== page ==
Matt Kenseth just might win a championship with a touch of dominance, not dullness.
Kenseth has firmly defended the style of his 2003 championship, stating his one-win season in the final year before NASCAR made the move to the playoff-style Chase format was as meaningful as all the titles collected by Jimmie Johnson or Tony Stewart.
He probably won’t have to justify anything about his Cup run this season. There are plenty of checkered flags.
Kenseth made it 2 for 2 in the Chase, holding off Joe Gibbs Racing teammate Kyle Busch to win Sunday at New Hampshire Motor Speedway.
He followed his win in the Chase for the Sprint Cup championship opener at Chicagoland with his series-high seventh victory of the season. Kenseth made his 500th career start and built a 14-point lead over Busch before the series shifts to Dover.
One win or seven, Kenseth will take a title any way he can.
“If you’re fortunate enough to win a championship, or another championship, I don’t think there’s a bad way to win it,” he said. “I know it still gets brought up because it was the last year without the Chase and we won once race. But I was real proud of what we did that year. It was tough to accomplish.”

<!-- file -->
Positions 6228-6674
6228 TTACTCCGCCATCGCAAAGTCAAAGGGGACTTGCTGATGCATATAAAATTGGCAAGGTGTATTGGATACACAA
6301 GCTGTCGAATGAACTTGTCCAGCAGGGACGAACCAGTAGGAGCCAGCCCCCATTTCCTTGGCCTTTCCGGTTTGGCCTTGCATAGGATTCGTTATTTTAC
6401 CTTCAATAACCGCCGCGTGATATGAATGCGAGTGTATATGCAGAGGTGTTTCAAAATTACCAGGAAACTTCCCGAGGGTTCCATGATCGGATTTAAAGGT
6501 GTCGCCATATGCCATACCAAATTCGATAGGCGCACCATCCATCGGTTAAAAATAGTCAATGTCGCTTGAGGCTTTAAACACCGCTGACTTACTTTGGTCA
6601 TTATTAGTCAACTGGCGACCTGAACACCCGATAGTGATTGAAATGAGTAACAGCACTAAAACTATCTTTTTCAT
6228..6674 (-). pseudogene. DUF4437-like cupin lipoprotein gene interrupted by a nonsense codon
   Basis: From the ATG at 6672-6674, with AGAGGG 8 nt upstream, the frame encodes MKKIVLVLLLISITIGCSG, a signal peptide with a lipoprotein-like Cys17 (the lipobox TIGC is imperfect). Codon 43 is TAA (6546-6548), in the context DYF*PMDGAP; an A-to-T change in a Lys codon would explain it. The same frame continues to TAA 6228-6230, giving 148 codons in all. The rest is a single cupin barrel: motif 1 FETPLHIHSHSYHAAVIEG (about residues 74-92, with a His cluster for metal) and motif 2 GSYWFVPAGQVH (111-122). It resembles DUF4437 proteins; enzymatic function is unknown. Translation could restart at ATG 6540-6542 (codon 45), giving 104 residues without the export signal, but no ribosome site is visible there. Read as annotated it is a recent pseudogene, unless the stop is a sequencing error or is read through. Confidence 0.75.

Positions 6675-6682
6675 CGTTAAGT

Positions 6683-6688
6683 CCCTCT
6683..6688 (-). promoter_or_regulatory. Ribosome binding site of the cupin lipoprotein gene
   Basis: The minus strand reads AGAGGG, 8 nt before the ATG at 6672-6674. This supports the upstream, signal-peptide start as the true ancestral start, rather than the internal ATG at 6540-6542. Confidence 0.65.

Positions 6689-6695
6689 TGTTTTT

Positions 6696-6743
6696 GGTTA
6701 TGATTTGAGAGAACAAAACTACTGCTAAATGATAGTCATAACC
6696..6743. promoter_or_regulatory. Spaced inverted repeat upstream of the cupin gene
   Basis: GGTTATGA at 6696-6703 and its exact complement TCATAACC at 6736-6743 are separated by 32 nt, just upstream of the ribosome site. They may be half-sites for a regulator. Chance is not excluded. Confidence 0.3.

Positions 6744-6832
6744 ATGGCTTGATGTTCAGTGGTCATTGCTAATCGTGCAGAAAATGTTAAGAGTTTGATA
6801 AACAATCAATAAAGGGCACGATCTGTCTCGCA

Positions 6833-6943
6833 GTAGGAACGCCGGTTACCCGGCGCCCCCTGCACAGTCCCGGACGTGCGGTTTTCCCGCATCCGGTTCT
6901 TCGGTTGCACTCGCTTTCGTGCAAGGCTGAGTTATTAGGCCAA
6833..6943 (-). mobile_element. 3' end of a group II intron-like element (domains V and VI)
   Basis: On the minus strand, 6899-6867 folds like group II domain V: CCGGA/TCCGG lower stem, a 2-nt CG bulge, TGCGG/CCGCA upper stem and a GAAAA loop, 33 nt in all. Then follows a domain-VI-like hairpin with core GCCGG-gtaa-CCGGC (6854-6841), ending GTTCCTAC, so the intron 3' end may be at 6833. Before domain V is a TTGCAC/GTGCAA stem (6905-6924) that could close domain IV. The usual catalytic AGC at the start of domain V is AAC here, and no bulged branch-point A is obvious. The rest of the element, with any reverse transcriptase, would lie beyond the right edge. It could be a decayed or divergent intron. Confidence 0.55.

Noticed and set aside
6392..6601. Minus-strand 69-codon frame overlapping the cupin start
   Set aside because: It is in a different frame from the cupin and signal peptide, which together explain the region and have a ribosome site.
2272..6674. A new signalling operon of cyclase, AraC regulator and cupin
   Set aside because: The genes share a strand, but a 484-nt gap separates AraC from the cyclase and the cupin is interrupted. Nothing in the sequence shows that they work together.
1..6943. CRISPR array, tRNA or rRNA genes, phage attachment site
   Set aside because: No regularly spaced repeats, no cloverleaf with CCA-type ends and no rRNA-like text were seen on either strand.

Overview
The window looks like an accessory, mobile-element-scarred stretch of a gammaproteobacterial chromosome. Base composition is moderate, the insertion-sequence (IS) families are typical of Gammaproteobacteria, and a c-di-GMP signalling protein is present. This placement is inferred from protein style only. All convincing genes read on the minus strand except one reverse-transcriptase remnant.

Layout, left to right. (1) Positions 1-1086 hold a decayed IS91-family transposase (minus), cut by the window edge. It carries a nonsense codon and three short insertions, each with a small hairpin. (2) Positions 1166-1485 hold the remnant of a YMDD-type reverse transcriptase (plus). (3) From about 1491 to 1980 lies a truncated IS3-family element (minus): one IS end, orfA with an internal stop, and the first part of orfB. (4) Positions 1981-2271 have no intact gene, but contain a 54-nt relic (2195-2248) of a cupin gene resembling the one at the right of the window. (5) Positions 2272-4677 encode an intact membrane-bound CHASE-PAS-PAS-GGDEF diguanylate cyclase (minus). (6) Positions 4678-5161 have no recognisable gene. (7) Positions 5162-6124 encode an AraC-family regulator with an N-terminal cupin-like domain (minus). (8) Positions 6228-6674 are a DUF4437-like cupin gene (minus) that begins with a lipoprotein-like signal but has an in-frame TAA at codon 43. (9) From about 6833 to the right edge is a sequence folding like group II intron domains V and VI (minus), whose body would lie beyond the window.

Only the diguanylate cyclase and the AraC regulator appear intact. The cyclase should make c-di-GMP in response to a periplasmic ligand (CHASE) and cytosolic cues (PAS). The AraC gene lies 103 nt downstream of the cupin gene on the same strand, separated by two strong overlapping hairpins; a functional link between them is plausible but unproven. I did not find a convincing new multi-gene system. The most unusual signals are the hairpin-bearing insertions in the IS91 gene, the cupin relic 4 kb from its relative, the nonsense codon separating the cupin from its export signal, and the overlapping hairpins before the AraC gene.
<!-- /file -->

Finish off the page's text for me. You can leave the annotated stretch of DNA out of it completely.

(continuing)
Kenseth was paired with owner Jack Roush for more than a decade and won 22 races, a pair of Daytona 500s and the 2003 championship. He’s having a career year in his first season at JGR, obliterating his previous season best for wins — five in 2002.
“I don’t feel like I’m necessarily a better driver than what I was last year,” he said. “Certainly, things are different.”
Just a little bit.
His gamble to change teams has been a success, and Kenseth’s eyes glistened as tears rolled down his cheeks in Victory Lane. He reached for a big white towel to wipe them away.
Neither side could have expected this kind of run.
“We’ve known Matt for a long time but, in all reality, we wouldn’t have guessed seven wins,” team President J.D. Gibbs said.